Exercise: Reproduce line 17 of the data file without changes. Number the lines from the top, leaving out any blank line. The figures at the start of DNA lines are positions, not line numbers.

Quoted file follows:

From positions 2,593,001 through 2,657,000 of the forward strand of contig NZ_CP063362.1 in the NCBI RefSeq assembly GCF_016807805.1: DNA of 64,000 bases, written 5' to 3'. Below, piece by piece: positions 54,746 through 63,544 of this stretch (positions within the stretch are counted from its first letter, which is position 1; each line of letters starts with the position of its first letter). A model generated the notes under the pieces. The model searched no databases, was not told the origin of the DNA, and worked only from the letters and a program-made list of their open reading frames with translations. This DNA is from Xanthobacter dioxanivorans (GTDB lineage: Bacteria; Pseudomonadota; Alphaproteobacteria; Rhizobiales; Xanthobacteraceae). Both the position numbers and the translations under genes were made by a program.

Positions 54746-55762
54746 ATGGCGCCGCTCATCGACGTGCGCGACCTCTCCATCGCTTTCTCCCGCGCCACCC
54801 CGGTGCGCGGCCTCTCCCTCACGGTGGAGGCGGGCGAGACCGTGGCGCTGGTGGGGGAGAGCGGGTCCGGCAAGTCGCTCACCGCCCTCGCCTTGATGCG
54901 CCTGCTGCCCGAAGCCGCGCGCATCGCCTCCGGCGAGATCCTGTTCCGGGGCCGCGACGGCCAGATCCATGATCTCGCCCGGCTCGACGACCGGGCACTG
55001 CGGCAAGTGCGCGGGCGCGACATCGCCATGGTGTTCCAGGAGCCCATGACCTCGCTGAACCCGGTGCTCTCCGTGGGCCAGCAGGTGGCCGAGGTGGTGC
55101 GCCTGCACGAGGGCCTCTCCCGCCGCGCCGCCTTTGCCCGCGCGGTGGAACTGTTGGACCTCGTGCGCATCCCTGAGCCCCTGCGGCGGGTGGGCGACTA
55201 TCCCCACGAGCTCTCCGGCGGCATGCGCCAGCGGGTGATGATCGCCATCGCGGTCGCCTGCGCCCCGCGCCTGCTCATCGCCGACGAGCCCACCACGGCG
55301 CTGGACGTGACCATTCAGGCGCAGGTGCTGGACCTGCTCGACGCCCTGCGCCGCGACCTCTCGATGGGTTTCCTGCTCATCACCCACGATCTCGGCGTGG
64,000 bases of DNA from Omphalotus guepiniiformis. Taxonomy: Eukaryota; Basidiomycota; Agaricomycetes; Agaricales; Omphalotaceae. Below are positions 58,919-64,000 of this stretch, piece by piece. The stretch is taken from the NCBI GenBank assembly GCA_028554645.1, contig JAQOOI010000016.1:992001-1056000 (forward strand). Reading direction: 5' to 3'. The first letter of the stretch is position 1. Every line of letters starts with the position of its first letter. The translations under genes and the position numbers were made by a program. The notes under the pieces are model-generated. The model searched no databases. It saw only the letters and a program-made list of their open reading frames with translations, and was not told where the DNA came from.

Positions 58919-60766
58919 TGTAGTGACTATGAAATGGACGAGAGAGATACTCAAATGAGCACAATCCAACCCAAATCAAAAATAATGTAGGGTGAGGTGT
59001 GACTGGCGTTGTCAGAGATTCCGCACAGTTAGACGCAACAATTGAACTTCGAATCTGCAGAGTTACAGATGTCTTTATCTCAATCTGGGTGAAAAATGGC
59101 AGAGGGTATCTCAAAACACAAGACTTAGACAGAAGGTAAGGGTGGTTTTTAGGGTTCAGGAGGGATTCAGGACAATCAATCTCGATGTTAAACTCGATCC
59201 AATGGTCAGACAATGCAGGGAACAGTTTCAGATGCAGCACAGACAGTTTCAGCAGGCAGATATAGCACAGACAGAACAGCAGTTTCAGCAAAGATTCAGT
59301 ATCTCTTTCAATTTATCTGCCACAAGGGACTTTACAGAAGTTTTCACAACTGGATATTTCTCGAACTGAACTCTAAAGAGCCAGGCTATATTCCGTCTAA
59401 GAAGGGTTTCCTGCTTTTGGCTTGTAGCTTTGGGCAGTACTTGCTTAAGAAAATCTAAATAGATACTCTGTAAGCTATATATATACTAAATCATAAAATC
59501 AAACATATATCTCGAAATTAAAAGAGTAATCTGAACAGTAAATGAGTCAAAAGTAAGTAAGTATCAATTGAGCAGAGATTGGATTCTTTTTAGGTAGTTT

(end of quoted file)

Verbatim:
59401 GAAGGGTTTCCTGCTTTTGGCTTGTAGCTTTGGGCAGTACTTGCTTAAGAAAATCTAAATAGATACTCTGTAAGCTATATATATACTAAATCATAAAATC